The Family of Sir Thomas More by Rowland Lockey
after a sketch by Hans Holbein the Younger,
More was a Londoner, born in 1478, to a prominent London jurist who was sufficiently well connected to place his son as a page in the household of Archbishop Morton, the Lord Chancellor of Henry VII. Here More was exposed to the new humanism of the Renaissance and received an excellent education in Latin and Greek. He went on to Oxford but remained only two years when, at his father’s insistence, he returned to London to study at the Inns of Chancery in preparation for a career in the civil service. He went on to Linconl’s Inn in the Inns of Court and was called to the bar in 1502.
More was prepared to cause his father grave disappointment by, like Luther, embracing the monastic life. He lived near the Carthusian monastery, the London Charterhouse, and regularly joined the monks for the Divine Office and other spiritual exercises. However he abandoned the idea of monastic life, finding celibacy a struggle which he did not think he could win. He married Jane Colt in 1504 and they had three daughters and a son before Jane died in 1511. In less than a month after his wife’s death, More remarried. His second wife was Alice Middleton, a widow of considerable means. She was, according to one source, a shrew of the first order and not a pretty woman either. She certainly was a contrast to the gentle and docile Jane. It was not a love match but a marriage of convenience as More needed a mother for his four young children. More adopted Alice’s daughter in to his family as well and raised her as his own. While romance may not have been the motive for the marriage, More deeply loved Alice and she certainly brought life into the household with her fiery temper and outspoken ways. But beneath her attempts to dominate her husband and push his career, she loved him deeply too.
More had been in Parliament since 1504 and served as undersheriff of London, a position which brought him to the royal attention. He was named Master of Requests—a position of handling requests to be brought to the King’s attention and a member of the Privy Council in 1514. He was knighted and made under-treasurer of the Exchequer in 1521 and elected Speaker of the House of Commons in 1525. This last advancement he owed to Cardinal Wolsey with whom he often worked closely in advancing the plans of the King.
Henry took a genuine liking to More. Henry seems to have had a natural bonding with men somewhat older than himself, perhaps due to his strained relationship with his father, Henry VII. In any event, as Wolsey began to fall, More began to rise in the royal favor. This was not an auspicious time to find oneself in the public gaze however, as Henry’s desire of an annulment and his passion for Anne Boleyn were both coming to the boiling point and unless the valve were released, the pot was about to blow. In 1529, with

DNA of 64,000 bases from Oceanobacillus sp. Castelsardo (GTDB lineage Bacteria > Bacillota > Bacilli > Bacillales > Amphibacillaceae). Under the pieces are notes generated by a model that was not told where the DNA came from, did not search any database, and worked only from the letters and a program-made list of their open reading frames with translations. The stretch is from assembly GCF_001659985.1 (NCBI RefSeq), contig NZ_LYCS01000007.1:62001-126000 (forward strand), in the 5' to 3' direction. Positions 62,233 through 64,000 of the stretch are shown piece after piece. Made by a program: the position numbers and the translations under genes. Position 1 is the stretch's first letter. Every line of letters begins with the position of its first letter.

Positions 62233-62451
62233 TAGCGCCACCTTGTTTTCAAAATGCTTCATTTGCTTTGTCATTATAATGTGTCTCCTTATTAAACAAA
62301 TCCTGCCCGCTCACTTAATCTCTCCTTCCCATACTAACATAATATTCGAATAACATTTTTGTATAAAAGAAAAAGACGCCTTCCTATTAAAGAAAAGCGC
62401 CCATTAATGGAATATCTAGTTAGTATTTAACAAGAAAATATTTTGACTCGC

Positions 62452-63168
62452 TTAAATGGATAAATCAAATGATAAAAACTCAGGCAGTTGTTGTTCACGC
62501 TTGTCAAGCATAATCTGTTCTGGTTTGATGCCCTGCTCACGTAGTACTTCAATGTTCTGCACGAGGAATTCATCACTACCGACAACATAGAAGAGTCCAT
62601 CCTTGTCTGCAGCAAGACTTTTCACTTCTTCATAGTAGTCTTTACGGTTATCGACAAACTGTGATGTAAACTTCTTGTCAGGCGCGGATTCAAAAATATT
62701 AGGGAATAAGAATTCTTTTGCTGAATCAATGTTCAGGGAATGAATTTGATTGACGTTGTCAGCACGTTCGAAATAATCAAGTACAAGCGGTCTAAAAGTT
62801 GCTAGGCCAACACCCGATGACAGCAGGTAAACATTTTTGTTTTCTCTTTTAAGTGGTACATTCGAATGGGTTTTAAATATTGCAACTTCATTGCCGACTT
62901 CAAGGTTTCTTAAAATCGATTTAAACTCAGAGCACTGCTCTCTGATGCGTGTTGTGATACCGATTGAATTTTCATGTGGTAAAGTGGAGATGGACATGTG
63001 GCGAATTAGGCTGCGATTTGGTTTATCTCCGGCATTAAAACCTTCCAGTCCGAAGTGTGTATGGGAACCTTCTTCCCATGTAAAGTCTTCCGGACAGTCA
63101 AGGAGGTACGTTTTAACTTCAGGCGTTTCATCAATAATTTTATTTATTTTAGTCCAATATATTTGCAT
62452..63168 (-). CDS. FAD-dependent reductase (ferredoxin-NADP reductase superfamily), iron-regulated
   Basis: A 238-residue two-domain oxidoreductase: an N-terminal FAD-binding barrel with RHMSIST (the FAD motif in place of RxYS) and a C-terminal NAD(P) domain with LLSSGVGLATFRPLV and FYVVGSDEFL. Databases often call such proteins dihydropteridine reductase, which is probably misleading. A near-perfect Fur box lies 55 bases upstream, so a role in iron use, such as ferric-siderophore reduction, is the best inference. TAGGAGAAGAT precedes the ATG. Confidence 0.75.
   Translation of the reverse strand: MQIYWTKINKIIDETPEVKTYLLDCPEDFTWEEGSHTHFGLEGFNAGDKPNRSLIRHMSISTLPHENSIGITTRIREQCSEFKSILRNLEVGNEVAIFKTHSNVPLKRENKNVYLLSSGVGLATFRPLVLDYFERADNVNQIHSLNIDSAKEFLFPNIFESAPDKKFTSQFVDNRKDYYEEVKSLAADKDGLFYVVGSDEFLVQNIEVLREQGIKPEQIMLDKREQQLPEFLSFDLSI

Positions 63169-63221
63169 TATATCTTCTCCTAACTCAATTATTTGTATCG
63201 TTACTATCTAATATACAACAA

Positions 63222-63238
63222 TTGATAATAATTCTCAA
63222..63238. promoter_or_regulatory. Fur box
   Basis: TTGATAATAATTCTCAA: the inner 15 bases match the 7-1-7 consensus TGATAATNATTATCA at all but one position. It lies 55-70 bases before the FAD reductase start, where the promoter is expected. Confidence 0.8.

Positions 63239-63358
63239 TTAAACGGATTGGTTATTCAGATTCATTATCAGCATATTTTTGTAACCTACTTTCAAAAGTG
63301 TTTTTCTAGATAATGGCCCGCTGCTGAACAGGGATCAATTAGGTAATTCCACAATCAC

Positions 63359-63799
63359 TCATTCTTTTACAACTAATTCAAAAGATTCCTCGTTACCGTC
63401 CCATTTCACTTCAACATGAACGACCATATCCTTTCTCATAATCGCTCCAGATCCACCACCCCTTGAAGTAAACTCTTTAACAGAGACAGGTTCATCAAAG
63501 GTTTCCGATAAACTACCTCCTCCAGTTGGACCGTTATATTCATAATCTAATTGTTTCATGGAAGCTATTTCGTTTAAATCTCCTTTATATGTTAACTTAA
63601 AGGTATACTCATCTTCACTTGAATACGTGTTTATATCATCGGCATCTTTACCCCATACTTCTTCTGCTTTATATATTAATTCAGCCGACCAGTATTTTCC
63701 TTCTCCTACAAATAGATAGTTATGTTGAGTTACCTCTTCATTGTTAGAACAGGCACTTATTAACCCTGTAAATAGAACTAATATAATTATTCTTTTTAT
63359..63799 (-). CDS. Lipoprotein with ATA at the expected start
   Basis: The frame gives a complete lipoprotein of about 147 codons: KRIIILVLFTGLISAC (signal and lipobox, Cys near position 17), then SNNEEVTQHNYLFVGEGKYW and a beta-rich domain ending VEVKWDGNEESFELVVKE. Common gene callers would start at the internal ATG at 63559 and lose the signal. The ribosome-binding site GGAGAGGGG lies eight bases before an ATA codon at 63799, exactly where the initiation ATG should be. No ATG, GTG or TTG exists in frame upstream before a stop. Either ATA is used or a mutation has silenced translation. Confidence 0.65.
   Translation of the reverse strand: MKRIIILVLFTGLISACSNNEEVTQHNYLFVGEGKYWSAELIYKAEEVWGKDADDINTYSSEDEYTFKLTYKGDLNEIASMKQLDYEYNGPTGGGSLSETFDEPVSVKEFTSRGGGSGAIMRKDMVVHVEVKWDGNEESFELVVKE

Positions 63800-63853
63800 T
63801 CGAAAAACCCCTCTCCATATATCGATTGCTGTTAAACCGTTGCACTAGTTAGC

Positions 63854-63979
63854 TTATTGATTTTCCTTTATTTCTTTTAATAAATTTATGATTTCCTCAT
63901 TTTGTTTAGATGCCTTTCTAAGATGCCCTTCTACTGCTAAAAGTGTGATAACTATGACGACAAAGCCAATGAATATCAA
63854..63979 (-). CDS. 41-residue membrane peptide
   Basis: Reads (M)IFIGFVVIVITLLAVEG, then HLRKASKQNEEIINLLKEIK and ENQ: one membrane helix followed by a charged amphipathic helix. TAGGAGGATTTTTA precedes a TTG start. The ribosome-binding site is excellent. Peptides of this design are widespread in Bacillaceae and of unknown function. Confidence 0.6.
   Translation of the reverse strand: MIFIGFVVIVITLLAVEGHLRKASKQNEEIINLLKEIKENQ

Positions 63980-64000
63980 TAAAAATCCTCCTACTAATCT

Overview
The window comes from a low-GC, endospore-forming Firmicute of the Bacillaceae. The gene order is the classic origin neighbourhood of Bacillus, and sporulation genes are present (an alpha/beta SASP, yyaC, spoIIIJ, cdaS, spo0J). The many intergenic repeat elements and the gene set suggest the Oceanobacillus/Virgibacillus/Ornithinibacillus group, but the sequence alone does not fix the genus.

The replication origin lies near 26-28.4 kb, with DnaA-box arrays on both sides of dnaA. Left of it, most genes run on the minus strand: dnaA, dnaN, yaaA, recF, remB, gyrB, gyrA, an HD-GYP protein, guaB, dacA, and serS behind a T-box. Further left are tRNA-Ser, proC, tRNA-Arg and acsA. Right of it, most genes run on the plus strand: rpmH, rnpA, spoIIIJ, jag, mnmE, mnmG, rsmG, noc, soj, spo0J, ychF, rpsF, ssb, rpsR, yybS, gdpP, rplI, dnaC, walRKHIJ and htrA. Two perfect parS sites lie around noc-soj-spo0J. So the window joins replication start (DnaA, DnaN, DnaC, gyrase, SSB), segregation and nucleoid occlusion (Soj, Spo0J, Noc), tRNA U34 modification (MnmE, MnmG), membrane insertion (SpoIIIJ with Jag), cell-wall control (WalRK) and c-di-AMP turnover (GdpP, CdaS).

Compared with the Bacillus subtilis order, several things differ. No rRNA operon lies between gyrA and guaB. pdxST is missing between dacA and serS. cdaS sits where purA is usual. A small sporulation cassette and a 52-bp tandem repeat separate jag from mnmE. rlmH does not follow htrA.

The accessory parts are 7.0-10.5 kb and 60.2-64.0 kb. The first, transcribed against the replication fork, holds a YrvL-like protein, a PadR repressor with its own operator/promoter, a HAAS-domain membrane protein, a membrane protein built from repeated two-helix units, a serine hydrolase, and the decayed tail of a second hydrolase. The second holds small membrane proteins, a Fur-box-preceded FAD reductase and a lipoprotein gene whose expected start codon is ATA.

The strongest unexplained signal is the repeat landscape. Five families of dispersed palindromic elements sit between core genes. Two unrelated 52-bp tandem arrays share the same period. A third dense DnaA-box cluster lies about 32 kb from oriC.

Wolsey being dismissed from the Lord Chancelorship, More was named to the post. It was a fateful choice.
It was also an interesting choice however. Henry obviously had confidence that More would go where Wolsey could not vis a vis the annulment. Henry had no doubt in More’s absolute loyalty. More, for his part, played the game very cagily. More was opposed to the annulment and refused to sign the petition to Clement VII to annul the marriage. But he was the King’s good servant and played both sides of the street in as that he signed the opinions of the Universities that the marriage to Katherine had been unlawful. When Henry married Anne and had her crowned Queen in June 1533, More avoided going to the coronation, pleading ill health. By that time, however, he had already resigned as Lord Chancellor and so the avoidance, while conspicuous, was not sufficiently grave a misstep to cause him trouble—at the moment.
In any case, it was not his refusal to subscribe to the marriage that was his undoing; it was his avoidance of the issues of the King’s supremacy over the Church, i.e. the rejection of papal authority. More declared that he would subscribe to the 1534 Act of Succession both in recognizing Anne as Queen and in recognizing her offspring as next in succession to the Crown over Princess Mary, the daughter of Henry and Katherine. This is an interesting detail because while we think of the Crown as inherited by the male and then female children of the Sovereign in order of their age, More understood that the English Crown is indeed an elective Crown and that Parliament has a right to choose who will be Sovereign. This principle would not be settled definitively until when in 1688 Parliament took the Crown from James II and gave it to his daughter Mary and her husband, William of Orange, but it had already been established in principle from Anglo-Saxon times and More was affirming that Parliament had a right to choose the Sovereign over any right that an individual might claim as rightful heir of the previous Sovereign.